The relationship between glycosylated haemoglobin levels and various degrees of glucose intolerance

Diabetologia. 1983 May;24(5):391-3. doi: 10.1007/BF00251831.

Abstract

To assess the use of glycosylated haemoglobin to discriminate between various degrees of glucose intolerance, glycosylated haemoglobin levels were determined in 107 subjects (48 males and 59 females, age range 18-80 years). Following a 75 g oral glucose tolerance test and according to World Health Organization criteria, subjects were classified as normal (n = 32), diabetic (n = 46) or as having impaired glucose tolerance (n = 29). Mean glycosylated haemoglobin levels were 5.8 +/- 1.3% (range 4%-9%) in normal subjects, 7.1 +/- 1.7% in subjects with impaired glucose tolerance (range 4.1%-10.1%) and 10.1 +/- 2.6% (range 4.7%-18.8%) in diabetic patients. The difference between the groups was highly significant (p less than 0.01). Twelve per cent of normal subjects exceeded and 52% of subjects with impaired glucose tolerance fell below 7.4% (mean +/- 2SD, considered as the upper limit of normal values). A significant correlation was observed between glycosylated haemoglobin values and fasting blood glucose (r = 0.68, p less than 0.01). These results provide evidence that glycosylated haemoglobin levels are influenced by slightly reduced carbohydrate tolerance. Glycosylated haemoglobin may be a useful test to improve the specificity of the oral glucose load to select and to follow-up subjects with impaired glucose tolerance.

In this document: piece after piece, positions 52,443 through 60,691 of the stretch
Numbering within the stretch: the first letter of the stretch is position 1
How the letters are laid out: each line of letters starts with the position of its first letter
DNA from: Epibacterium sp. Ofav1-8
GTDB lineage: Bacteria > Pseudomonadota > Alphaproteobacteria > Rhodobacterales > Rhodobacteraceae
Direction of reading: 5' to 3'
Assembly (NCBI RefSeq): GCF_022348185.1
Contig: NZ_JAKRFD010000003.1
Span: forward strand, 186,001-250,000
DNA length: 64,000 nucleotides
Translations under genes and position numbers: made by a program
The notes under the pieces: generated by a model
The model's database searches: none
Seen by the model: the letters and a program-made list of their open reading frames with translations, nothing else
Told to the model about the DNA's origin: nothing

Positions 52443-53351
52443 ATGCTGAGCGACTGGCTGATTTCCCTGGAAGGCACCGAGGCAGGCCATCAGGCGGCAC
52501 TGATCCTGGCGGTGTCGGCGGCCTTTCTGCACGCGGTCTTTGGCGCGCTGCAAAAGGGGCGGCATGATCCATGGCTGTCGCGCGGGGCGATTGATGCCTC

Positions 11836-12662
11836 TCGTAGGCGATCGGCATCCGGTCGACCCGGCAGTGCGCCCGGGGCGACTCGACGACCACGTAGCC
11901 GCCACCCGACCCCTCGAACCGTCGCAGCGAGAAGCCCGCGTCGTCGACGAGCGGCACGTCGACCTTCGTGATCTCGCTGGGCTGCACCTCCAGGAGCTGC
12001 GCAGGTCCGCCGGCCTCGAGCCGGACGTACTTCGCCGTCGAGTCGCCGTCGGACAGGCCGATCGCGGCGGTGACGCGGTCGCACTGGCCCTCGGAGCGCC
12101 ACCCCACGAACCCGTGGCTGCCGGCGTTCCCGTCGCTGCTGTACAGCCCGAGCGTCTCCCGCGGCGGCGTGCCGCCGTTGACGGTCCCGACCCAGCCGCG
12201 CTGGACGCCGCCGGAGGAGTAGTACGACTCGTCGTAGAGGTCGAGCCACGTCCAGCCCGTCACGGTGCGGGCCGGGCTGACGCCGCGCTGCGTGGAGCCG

MeSH terms

  • Adolescent
  • Adult
  • Aged
  • Blood Glucose / metabolism
  • Diabetes Mellitus / blood
  • Diabetes Mellitus / diagnosis*
  • Female
  • Glucose Tolerance Test*
  • Glycated Hemoglobin A / analysis*
  • Humans
  • Male
  • Middle Aged

Substances

  • Blood Glucose
  • Glycated Hemoglobin A